Getting the clinical information, the temporal profile of the patient, along with MRI findings and spinal fluid analysis is important during the analysis of patients presenting with myelopathic syndromes. MRI is one important tool and a very good way to establish the magnitude and localization of spinal cord lesions. One thing he likes to emphasize also is that the presence of myelopathies are not following the classical territories that we know. One thing that is important is that in addition to the blood supply is the blood drainage. The blood drainage of the spinal cord once again is very complex and there is a good and complex pattern of drainage at every segment of the spinal cord. He emphasized for individuals working in rehabilitation that there are other areas of the blood supply that may be affected. Some examples were provided of what he meant. He discussed experiences in their analysis of some cases at his institution where they analyzed 125 patients, attempting to classify the topographic distribution of the lesion.

Jan 17, 2024

A special two-part Grand Rounds presentation by Dr. Carlo Pardo, who is a clinical neurologist/pathologist and professor of neurology and pathology at the Johns Hopkins School of Medicine.

Part One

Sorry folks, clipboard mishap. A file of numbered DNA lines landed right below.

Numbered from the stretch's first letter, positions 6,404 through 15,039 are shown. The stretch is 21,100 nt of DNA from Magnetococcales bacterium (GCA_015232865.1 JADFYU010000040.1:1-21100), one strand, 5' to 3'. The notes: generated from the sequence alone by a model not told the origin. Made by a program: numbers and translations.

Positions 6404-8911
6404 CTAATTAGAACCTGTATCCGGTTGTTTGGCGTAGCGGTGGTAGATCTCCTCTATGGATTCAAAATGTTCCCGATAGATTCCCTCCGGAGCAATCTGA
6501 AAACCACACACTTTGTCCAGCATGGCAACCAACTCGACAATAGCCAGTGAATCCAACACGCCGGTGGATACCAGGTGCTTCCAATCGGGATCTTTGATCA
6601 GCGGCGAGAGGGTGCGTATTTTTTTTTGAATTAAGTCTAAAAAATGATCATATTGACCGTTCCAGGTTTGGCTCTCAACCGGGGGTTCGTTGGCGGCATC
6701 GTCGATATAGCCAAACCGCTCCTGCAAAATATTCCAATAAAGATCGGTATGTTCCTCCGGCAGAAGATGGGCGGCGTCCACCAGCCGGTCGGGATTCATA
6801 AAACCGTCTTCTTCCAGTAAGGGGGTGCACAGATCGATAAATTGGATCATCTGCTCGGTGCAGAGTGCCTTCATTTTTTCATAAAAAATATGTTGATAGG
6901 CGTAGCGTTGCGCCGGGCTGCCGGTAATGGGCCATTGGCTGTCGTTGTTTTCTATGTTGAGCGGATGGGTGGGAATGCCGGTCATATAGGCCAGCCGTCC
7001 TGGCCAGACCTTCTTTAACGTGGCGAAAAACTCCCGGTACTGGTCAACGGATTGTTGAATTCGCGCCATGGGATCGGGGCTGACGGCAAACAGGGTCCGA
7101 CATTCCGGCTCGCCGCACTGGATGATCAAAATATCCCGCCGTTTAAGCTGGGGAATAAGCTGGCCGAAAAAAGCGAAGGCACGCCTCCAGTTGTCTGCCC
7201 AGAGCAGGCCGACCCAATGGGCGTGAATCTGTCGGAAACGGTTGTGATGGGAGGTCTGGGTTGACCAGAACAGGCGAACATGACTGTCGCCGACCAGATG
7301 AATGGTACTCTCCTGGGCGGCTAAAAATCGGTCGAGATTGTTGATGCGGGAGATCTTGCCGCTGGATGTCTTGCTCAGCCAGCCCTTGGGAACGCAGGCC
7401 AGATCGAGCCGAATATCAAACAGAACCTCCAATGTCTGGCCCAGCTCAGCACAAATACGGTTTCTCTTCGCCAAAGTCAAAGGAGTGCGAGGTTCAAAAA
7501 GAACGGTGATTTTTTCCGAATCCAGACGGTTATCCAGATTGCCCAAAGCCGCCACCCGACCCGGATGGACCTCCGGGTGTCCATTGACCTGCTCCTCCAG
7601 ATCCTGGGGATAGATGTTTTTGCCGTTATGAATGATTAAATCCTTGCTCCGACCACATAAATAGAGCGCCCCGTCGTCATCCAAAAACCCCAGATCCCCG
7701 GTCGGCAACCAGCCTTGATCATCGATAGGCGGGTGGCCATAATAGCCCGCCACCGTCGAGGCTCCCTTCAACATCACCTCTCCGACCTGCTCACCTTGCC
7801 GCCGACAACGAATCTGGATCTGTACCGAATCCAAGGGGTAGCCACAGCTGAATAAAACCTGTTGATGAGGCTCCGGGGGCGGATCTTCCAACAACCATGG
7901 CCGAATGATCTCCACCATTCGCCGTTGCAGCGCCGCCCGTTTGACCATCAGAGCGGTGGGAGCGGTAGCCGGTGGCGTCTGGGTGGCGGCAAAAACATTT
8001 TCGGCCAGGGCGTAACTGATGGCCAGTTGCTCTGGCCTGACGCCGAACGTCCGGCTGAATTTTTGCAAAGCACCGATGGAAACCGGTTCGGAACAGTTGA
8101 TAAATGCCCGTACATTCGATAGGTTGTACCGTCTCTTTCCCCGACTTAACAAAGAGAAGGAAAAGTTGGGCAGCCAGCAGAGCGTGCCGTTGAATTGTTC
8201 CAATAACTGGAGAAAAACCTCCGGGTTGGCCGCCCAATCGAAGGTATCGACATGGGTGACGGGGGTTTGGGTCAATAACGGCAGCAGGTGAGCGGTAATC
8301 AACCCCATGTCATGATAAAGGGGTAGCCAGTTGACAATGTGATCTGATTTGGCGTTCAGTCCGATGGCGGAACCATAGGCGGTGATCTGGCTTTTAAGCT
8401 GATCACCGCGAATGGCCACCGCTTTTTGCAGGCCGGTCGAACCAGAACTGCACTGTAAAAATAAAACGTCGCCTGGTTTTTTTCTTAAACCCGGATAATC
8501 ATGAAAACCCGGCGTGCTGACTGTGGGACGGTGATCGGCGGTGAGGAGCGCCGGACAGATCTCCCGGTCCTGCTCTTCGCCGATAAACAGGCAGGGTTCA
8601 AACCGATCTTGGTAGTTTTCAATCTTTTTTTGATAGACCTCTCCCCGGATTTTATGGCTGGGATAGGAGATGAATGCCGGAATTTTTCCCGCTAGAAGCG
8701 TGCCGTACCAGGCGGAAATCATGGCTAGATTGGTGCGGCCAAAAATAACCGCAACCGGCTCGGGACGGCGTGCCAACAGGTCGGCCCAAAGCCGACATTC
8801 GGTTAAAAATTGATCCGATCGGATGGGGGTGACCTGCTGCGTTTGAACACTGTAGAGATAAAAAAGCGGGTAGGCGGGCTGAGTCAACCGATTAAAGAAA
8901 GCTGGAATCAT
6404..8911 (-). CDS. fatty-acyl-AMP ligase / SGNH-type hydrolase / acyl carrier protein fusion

He began by stating that the main objective of this presentation is understanding the concept of myelopathies versus myelitis. He wants to present a diagnostic approach for the evaluation of a patient with an acute case of myelopathy and vascular myelopathy, and review the current concepts of vascular myelopathies, something that probably will be encountered very often in rehabilitation clinical practice. It is truly important that after this lecture to stop using the term myelitis and instead use a more precise etiological diagnosis of myelopathy. He disclosed where his research funding comes from. He presented a historical concept of myelitis and myelopathies. In the past several years, the major revolution in neurology has been the discovery of many biomarkers that are identified myelopathies. Etiological diagnosis should dominate the evaluation of patients with acute myelopathies because once we identify the etiological factor, we are able to help those patients in a better way. A lack of proper characterization may lead to mistreatment. A major difficulty in assessment of non-inflammatory myelopathy is at this moment, we do not have clear criteria to diagnose some of them. So keep in mind that the temporal assessment of the lesion by MRI is also important and you need to think about the timing of the MRI when you are preparing to give an interpretation to decide what is a potential etiological diagnosis.